My father has a Durable Health Care Power of Attorney that appoints me as his agent "effective on [his] inability to make or communicate health care decisions". It goes on to say that if I am unable or unwilling to serve, he appoints my brother, and if my brother is unable or unwilling to serve, he appoints his wife.

If I am unable to serve as his agent for a specific health care crisis, can I pass that on to my brother just for that crisis? Or, once passed, is the appointment my brother's forever now?

If it changes anything, my brother and I get along extremely well and are of one mind with regards to our father's health, the challenge is that Dad lives in Arizona and my brother and I both live in Colorado, so we generally take turns flying down there and helping him out. It would be great if whoever was there at the time, had the legal powers.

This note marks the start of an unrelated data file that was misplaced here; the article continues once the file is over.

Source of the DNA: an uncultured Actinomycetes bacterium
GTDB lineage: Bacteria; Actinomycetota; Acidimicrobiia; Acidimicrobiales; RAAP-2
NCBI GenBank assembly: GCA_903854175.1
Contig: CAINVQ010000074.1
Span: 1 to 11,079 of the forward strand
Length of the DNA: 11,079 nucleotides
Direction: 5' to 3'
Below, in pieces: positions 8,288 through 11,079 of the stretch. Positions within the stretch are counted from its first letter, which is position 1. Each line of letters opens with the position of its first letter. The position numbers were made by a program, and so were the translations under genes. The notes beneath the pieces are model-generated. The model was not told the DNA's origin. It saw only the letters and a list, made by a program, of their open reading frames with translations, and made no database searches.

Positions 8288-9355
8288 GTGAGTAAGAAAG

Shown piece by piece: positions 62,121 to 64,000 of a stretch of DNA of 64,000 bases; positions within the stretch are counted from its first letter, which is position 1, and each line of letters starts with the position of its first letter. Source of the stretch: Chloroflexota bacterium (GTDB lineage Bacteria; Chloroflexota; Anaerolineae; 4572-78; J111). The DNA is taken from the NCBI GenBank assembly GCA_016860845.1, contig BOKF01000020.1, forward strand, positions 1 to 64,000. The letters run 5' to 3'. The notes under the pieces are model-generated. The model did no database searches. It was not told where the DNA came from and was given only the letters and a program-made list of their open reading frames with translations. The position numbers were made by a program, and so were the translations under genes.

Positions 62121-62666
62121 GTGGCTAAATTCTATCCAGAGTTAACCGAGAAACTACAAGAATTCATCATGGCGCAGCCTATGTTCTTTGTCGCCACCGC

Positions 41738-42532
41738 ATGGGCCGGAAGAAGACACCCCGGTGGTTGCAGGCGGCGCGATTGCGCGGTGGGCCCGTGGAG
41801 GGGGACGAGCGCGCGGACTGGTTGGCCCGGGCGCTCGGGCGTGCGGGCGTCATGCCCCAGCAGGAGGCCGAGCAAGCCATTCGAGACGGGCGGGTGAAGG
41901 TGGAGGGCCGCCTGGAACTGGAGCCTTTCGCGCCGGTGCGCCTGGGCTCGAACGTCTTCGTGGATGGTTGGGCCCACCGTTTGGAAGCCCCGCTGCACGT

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    Ah, yes, a very useful question in these times, when "kids" often move far away. I've been in an analogous situation myself... Commented Aug 3, 2022 at 20:51

2 Answers 2


Redo the PoA

If it’s unclear whether the agent can be transferred temporarily or if such a transfer is permanent, it’s badly drafted.

It should say what your father wants it to say in a way that actually works. He should work with his lawyer and the family to get a PoA that isn’t ambiguous and covers all reasonable contingencies.


Sometimes the POA instrument, or supplementary state common law, will authorize someone appointed under a POA to delegate authority to someone to act on a case by case basis. It may also be possible to direct decisions remotely.

Generally, surrendering authority to someone rather than merely delegating it, is a one time, all or nothing deal and can't be reeled back.

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